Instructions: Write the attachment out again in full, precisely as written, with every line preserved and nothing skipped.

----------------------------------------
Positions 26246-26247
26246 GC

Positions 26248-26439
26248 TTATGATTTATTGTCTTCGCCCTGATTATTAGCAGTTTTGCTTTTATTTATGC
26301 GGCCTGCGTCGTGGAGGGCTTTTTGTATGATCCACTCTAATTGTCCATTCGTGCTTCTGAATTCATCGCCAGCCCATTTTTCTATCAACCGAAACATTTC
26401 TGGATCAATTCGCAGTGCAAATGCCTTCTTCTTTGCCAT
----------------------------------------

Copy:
Positions 26246-26247
26246 GC

Positions 26248-26439
26248 TTATGATTTATTGTCTTCGCCCTGATTATTAGCAGTTTTGCTTTTATTTATGC
26301 GGCCTGCGTCGTGGAGGGCTTTTTGTATGATCCACTCTAATTGTCCATTCGTGCTTCTGAATTCATCGCCAGCCCATTTTTCTATCAACCGAAACATTTC
26401 TGGATCAATTCGCAGTGCAAATGCCTTCTTCTTTGCCAT